How to Adjust to College Life: 4 Tips for Incoming Freshmen

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Going away to college for the first time is both exciting and scary, so it helps to have an idea of what to expect before you head off to school. I'm heading into my fourth year of university this fall, but I still remember how it felt to go away to a new city and new school, with new people, and new experiences. This is a once-in-a-lifetime event, so being prepared will definitely help you take it all in.

Here are four tips to help you adjust to college life as a new freshman, and seamlessly make the transition from former high school student to successful collegiette.

1. Expect the Unexpected

No matter what your older sister, your mom, or your best friend tells you about their freshman year, yours will undoubtedly be different. Some elements may be the same (like the abundance of alcohol in college dorms, or the lackluster cafeteria food) but your experience is going to be unique because it's yours.

Also, don't let your own expectations get in the way of letting your year unfold the way it naturally should. You may not get into the sorority you've had your heart set on since middle school, but that could easily open the door for you to join one that is right for you. Maybe you won't get an A on your very first paper, but it might be a good reality check to help you buckle down and succeed for the rest of the year.

Never let your knowledge of other people's experiences create unrealistic expectations for your own. Be prepared for anything and enjoy all the surprises your freshman year will offer you.

2. There's Room for Everyone

Unlike high school, where cliques form quickly and people often feel segregated, colleges are big enough for everyone to find their niche.

During my freshman year, I was more or less shunned by the people on my dorm floor because I didn't like to party (my course-load was very demanding) and because I chose to stay with my long-distance boyfriend rather than breaking up with him at Thanksgiving like everyone else. However, after awhile I found friends who understood me, and who liked to hang out casually, and were always supportive of my academic drive. It just took time.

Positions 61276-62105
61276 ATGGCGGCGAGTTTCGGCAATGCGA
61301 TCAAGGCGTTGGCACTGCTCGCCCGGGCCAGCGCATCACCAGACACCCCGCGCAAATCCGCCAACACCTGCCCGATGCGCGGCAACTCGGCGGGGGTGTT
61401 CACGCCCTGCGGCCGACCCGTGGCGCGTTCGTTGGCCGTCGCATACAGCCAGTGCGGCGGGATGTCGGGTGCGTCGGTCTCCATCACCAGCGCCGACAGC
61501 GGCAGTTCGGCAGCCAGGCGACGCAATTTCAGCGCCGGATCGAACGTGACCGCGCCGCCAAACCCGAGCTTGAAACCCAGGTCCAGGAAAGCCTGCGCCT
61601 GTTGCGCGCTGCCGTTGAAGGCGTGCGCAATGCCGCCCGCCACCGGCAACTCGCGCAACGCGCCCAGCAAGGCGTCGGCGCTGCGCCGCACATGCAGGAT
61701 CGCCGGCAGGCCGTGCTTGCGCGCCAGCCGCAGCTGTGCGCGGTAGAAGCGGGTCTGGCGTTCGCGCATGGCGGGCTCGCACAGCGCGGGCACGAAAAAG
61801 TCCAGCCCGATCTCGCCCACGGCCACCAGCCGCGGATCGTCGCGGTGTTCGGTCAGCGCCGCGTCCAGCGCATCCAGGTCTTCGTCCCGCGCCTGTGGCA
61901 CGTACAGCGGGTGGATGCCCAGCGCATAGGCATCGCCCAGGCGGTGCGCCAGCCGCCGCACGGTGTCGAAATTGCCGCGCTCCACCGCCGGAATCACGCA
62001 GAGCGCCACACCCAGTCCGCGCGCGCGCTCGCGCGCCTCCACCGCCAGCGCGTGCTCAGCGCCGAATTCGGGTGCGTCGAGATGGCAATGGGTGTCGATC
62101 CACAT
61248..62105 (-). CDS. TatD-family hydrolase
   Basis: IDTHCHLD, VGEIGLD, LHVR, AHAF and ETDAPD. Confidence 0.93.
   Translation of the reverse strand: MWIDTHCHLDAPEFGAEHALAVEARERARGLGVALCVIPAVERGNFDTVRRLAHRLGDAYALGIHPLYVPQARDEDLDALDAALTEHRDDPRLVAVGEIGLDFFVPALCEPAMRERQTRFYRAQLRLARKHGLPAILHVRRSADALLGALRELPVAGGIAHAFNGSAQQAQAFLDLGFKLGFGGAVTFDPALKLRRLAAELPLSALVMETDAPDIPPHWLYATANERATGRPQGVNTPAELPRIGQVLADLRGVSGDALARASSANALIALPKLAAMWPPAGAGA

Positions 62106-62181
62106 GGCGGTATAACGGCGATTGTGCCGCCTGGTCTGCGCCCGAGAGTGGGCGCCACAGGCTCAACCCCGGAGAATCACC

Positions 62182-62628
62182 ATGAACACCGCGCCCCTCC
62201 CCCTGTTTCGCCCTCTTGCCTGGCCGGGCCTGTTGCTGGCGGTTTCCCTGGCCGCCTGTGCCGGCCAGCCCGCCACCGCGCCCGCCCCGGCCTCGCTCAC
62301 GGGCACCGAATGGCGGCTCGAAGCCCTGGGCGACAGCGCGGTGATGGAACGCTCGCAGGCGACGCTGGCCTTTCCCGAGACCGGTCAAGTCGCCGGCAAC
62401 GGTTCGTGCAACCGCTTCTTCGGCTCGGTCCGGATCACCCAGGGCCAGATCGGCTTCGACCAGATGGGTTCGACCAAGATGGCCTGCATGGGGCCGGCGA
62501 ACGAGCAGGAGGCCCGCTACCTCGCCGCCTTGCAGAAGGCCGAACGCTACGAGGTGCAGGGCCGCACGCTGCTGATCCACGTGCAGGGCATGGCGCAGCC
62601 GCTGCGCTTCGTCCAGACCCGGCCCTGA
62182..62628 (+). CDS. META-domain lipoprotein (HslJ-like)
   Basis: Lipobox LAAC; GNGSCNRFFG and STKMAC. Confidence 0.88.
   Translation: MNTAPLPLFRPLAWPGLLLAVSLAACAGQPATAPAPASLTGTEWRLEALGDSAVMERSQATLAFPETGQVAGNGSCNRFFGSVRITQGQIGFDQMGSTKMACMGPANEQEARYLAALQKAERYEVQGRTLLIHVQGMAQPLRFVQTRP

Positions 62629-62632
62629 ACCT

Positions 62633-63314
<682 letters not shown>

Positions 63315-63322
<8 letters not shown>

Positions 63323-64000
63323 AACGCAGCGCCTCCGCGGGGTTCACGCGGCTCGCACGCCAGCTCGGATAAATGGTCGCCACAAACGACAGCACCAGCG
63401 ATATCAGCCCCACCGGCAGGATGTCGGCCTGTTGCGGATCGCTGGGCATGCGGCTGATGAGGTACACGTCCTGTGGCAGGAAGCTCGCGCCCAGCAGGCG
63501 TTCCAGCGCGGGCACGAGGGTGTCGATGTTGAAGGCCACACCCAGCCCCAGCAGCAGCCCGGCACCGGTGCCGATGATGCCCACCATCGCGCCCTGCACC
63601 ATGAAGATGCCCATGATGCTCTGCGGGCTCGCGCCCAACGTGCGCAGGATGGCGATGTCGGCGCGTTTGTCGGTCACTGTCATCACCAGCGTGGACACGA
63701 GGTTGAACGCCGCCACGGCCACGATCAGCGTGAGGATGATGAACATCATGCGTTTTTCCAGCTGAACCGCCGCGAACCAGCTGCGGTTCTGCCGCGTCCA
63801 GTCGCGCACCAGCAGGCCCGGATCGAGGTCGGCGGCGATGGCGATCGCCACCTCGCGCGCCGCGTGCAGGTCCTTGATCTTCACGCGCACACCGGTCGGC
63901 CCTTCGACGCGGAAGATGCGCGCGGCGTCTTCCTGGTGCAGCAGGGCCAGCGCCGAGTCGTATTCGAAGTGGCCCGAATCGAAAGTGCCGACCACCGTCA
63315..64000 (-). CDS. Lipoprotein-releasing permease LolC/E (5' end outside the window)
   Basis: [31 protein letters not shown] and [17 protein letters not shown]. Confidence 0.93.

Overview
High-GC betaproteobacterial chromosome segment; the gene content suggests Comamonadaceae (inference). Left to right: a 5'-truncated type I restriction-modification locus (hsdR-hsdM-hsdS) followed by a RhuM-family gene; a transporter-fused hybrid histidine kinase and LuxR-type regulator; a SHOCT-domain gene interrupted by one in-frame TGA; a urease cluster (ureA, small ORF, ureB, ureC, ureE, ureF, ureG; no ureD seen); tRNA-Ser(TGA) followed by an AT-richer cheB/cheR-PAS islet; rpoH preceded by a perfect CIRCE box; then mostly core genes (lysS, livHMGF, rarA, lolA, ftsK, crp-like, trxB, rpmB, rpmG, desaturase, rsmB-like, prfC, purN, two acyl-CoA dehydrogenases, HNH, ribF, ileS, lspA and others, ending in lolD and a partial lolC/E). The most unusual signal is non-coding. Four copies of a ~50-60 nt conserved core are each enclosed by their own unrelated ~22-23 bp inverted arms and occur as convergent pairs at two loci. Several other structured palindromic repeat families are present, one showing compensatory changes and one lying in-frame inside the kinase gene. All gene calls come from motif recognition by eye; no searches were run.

So even if the first people you meet on campus aren't the right friends for you, don't stop looking. Between classes, clubs, and dorms, you're going to meet tons of people, and you're guaranteed to find a few that you'll love to spend time with.

3. You Will Make Mistakes

It's inevitable; I'm sorry - mistakes are part of college life. Which mistakes and how many you'll make may vary, but whether it's skipping an important class, getting too drunk and vomiting, or hooking up with a guy you really don't like, every freshman makes at least one mistake or two.

When you inevitably mess up, don't beat yourself up about it. Take it as part of a learning experience and use it to grow and make better decisions in the future. College isn't just for learning about advanced chemistry or 19th century literature, it's for learning about life, and how to become a mature, responsible young adult. Accepting that you'll make a few mistakes along the way will help you move forward that much faster and become a better person even sooner.

4. You Might Even Change

The person you are when your parents drop you off at college will probably be worlds apart from the one you'll be when you leave. Change is an inevitable part of the college experience.

Sometimes the change is something you intentionally work on, whether you're trying to eat healthier and be more active, or working to become more environmentally conscious, or maybe even just taking fashion risks in an effort to be more stylish. Other times, we change whether we intend to or not. It could be through something sad, like a breakup, or something positive, like a chance to study abroad.

The changes we make and experience in college allow us to develop into the people we're meant to be, but remember two things: who you are on the inside never really changes (at least the good stuff), and there's always time to keep changing, even (*gasp*) after college. So embrace change as the wonderful blessing that it is, whether it feels like it at the time, or not. Everything will always work out for the best.

What Do You Think?

What was your freshman year like? What was the biggest lesson you learned? What advice do you have for incoming freshmen? Leave a comment and share with us!